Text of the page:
Here are some of the changes being made this year specific to certain celebrations:

Palm Sunday, April 5

To ensure the safety of all parishioners, no plans or provisions will be made at parishes to distribute palms to the faithful. Palm Sunday is the start of Holy Week with the palm branches symbolizing the branches used by the people to welcome Jesus as King during his triumphal entry into the holy city of Jerusalem.

Chrism Mass, April 7

The Chrism Mass, scheduled for the Cathedral of the Immaculate Conception in Portland, has been postponed to a date to be announced. At the Chrism Mass, in the presence of priests, deacons, religious and laity from throughout the diocese, Bishop Deeley blesses the oil of the sick and the oil of the catechumens and consecrates the sacred Chrism. The oil of the sick is used to anoint the sick. The oil of the catechumens (people preparing for baptism) is blessed to strengthen those preparing for baptism to resist sin and to grow in faith. The sacred Chrism is used for baptism, confirmation, ordination of priests and the consecration of altars and churches. The Chrism Mass is also an opportunity for the priests of the diocese to renew their commitment to priestly service.

Mass of the Holy Oils, April 8

The Mass of the Holy Oils, scheduled for Sacred Heart Church in North Caribou, has been canceled. The Mass of the Oils includes the distribution of the blessed and consecrated oils to parishes located in northern Maine.

Holy Thursday, April 9

Holy Thursday Masses of the Lord’s Supper will not include the washing of the feet (already optional) that symbolizes Jesus’ washing the feet of the apostles. The traditional procession with the Blessed Sacrament after communion is omitted. Holy Thursday commemorates the Last Supper that Jesus shared with his disciples and is a celebration of Christ’s gift of the Eucharist, his true body and blood, and the gift of the Mass to the Church.

Good Friday, April 10 

The cross customarily used for adoration/veneration on Good Friday will be placed in the sanctuary before the commemoration of the Passion of the Lord begins with the traditional processions customarily held eliminated for this year. The priest/celebrant alone will be permitted to kiss the cross as an act of adoration. From the earliest days of Christianity, no Mass has been celebrated on Good Friday, the only day of the year on which that occurs. Instead, the faithful gather for special liturgies focusing on the cross to commemorate the saving passion, crucifixion and death of Jesus.

Holy Saturday/Easter Vigil, April 11

The celebration of the Easter Vigil is only permitted in parishes where it can be livestreamed. The initiation sacraments (i.e., that is, all baptisms, receptions into full communion, confirmations and first communions) will not be celebrated at this year’s Easter Vigils. The lighting and blessing of the Lucernarium(Easter fire) is omitted. The vigil is considered the greatest and noblest of all the Church’s solemnities, as Christians around the world join together in celebrating the resurrection of the Lord.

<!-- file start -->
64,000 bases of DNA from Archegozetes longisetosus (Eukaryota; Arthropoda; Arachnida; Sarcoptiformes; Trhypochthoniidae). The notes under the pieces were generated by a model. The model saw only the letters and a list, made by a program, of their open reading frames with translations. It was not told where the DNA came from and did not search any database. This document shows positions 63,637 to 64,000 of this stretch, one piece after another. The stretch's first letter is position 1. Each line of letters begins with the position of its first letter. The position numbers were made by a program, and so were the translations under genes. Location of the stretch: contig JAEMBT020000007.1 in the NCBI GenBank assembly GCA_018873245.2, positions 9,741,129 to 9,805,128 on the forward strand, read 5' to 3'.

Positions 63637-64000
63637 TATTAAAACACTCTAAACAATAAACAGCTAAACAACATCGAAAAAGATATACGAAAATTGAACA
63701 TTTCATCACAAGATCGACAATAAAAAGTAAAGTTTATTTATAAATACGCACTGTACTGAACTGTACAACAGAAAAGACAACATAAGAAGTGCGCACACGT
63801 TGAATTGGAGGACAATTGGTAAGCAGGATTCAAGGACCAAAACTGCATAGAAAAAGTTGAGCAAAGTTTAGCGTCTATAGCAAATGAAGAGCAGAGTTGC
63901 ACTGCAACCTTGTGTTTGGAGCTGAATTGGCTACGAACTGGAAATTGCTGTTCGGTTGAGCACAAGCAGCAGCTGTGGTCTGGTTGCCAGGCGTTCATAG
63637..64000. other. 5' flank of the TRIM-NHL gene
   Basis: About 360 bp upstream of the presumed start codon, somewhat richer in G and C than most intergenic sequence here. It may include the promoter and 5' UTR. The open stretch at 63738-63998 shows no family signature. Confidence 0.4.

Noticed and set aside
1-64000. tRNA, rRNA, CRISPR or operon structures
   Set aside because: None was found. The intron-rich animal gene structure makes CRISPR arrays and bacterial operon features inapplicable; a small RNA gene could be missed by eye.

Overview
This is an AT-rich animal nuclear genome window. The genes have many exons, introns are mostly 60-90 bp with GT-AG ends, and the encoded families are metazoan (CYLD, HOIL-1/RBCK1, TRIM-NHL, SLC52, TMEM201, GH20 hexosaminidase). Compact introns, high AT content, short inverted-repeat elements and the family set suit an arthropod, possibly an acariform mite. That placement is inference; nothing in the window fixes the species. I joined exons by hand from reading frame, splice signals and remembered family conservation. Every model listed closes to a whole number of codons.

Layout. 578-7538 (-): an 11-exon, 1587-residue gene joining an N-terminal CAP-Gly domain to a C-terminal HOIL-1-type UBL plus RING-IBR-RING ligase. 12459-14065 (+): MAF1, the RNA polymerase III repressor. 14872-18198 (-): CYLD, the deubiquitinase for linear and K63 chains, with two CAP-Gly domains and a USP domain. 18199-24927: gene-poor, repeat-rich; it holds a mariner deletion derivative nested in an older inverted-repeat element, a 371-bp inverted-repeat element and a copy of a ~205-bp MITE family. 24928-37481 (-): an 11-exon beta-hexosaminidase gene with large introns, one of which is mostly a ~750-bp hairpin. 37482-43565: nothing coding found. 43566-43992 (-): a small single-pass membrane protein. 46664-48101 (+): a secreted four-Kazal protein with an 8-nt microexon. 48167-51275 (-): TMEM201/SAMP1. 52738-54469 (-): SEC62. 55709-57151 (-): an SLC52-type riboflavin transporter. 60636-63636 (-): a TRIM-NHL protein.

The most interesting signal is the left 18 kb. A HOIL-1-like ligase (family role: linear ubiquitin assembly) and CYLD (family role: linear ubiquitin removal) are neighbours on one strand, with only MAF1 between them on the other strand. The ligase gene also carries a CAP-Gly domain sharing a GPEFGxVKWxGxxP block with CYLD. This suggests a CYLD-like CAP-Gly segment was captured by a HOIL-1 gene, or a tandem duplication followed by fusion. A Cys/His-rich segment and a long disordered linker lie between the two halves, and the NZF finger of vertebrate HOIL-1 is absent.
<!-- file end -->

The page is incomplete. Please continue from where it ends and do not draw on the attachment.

The Diocese of Portland has created a Coronavirus response page that lists ways to participate in Maine Masses from home through livestreams, television, and radio; “drive-thru” confessions and other faith opportunities; prayer resources; and announcements. To access the section, visit www.portlanddiocese.org/content/response-coronavirus.

A special Lent section is available on the Diocese of Portland’s website with resources to assist individuals and families during their Lenten journey. To visit the site, go to www.portlanddiocese.org/lent-resources.

A list of parishes with links to online giving can be found at www.portlanddiocese.org/OnlineGiving.

2020 Law Day contests deadlines extended

AUGUSTA — Maine students in grades 4-12 are invited to submit entries for this year’s Law Day contests sponsored by the Maine State Bar Association. This year’s theme is “Your Vote, Your Voice, Our Democracy: The 19th Amendment at 100.”

Students in grades 4-8 may participate in the art poster contest and students in grades 9-12 may participate in the essay contest. To encourage and support remote learning opportunities for students and teachers, the entry deadline has been extended to April 30.

This year’s theme explores the centennial of the transformative constitutional amendment that guaranteed the right of citizens to vote would not be denied or abridged by the United States or any state on account of sex. The women’s suffrage movement expanded representative democracy and inspired other popular movements for constitutional change and reform. Reflection on that movement reveals complexity and tensions over race and class that remain part of the ongoing story of the 19th Amendment and its legacies. Entries should reflect the interpretation of the 2020 Law Day theme by responding to this prompt: What impact has the 19th Amendment had on our society, culture, and democracy?

The art poster contest has cash prizes of $50 each for the student and teacher in two grade categories: 4-5 and 6-8. The essay contest has a $75 first-place cash prize for both the student and teacher and a $50 second-place cash prize for both the student and teacher. Winning essays and posters will be published online and in the Maine Bar Journal.